Inaccurate police records resulted in wrong person being arrested over serious crime

Published Date: 13.08.2013

The Police Ombudsman has made a policy recommendation to the PSNI that it should take steps to ensure information recorded on its systems is properly maintained and checked for accuracy.

It follows an investigation of a complaint by a man (Man A) who was arrested in 2012 on suspicion of involvement in serious crime more than 35 years previously.

Man A was taken for questioning to Antrim Serious Crime Suite, but it was realised during questioning that he was not the suspect, although he did have the same name.

Man said arrest and questioning breached his rights and affected his health.

Man A subsequently lodged a complaint that police should have taken greater care to ensure that they arrested the right person. He stated that the experience of being arrested and questioned had breached his human rights and caused a deterioration in his health.

Police Ombudsman investigators examined all relevant police documentation. The police officer who arrested Man A, and the officer who had directed the arrest, were also interviewed.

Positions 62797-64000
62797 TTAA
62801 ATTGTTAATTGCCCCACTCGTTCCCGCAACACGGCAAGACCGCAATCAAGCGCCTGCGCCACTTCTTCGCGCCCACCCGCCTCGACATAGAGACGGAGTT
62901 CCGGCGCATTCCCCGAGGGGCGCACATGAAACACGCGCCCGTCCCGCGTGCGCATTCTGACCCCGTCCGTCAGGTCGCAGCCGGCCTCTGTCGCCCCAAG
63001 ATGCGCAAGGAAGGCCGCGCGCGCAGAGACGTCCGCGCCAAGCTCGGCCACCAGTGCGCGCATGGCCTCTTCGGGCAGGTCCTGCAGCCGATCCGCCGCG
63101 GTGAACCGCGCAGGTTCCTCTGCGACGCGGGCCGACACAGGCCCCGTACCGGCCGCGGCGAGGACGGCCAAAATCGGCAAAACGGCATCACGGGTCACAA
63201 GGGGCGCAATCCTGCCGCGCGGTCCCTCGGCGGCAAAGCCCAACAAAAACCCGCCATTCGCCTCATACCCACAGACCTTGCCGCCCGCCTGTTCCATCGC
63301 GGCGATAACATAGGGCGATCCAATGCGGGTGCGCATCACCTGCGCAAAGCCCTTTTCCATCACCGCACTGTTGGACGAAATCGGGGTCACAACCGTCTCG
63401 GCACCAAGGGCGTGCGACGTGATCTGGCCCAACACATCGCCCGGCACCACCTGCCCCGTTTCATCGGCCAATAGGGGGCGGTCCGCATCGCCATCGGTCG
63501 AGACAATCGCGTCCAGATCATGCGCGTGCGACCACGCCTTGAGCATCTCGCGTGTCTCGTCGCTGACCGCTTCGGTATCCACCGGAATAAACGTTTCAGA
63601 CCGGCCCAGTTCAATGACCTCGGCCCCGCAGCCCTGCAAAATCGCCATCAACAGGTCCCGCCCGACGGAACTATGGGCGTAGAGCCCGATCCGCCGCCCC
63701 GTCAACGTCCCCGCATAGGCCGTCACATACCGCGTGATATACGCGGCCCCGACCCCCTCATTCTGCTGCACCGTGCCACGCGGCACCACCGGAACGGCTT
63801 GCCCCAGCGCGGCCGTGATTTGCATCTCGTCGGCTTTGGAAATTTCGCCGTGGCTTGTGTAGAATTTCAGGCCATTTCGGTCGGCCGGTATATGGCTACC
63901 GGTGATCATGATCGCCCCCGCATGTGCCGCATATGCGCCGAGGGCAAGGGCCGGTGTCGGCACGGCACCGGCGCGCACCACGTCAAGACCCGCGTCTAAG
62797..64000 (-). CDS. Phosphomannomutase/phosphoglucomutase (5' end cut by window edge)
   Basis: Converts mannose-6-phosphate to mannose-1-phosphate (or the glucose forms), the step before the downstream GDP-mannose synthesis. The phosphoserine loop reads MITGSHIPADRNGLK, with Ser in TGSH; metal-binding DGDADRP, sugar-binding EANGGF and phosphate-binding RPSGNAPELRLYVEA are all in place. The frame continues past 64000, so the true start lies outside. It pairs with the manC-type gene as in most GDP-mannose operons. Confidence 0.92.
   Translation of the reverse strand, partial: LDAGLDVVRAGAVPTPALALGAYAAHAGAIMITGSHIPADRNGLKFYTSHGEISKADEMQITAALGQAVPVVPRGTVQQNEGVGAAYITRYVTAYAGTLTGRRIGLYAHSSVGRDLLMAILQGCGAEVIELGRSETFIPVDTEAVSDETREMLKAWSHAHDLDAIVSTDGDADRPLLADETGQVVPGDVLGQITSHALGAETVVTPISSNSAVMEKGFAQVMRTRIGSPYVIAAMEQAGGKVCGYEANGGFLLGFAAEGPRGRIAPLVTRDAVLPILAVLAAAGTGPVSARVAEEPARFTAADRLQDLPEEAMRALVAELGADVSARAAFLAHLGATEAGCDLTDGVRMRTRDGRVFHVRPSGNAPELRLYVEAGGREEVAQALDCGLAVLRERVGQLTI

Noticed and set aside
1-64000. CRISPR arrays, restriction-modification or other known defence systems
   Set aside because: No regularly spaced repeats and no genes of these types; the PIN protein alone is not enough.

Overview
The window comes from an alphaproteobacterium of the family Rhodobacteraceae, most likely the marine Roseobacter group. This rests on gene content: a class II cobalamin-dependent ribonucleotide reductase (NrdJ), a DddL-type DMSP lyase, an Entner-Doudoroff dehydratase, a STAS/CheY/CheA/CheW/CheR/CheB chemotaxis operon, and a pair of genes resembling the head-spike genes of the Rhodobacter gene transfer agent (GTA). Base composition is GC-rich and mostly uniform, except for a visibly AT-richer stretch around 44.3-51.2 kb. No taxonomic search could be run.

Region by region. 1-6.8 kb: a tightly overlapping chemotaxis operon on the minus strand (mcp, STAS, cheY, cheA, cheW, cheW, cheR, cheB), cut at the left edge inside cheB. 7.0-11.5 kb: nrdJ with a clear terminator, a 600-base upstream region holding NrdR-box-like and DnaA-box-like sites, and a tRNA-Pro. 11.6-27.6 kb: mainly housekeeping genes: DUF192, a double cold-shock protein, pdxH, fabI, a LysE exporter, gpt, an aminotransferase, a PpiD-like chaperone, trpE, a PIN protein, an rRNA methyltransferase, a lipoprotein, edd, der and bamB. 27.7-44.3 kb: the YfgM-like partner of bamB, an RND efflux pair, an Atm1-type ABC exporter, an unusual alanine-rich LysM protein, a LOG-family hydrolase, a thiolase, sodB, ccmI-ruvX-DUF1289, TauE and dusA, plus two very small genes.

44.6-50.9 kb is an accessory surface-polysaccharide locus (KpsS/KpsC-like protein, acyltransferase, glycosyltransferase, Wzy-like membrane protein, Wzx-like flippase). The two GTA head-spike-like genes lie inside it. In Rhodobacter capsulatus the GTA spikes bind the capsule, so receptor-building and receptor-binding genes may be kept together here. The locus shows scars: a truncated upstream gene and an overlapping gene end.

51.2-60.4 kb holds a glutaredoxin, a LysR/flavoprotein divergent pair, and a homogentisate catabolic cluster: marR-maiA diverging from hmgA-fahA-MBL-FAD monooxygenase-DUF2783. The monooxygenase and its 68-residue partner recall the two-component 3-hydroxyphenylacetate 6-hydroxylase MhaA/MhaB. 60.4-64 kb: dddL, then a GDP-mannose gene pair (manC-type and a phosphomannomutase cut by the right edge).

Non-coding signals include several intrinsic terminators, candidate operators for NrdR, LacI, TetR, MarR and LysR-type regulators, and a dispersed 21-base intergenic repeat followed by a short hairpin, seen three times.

The arresting officer explained that significant enquiries had been made to ensure that the right person had been identified. She explained that information she had received in relation to Man A matched electronic police records.

When these records were examined by Police Ombudsman investigators, they revealed that there was a crossover in information held about Man A and the suspect of the same name.

These were deemed to have given police reasonable suspicion that Man A was the correct person at the time of his arrest.

Police records have since been corrected.

It was also clear that the records had been updated since Man A’s arrest to correct the inaccuracies they had contained.

The Police Ombudsman, Dr Michael Maguire, upheld Man A’s complaint that he had been unnecessarily arrested, but made no recommendation for disciplinary action as the officers involved had been acting on the basis of the information available to them.

However, he recommended that the PSNI should remind officers of the importance of updating and maintaining accurate records to help prevent similar situations arising in future.

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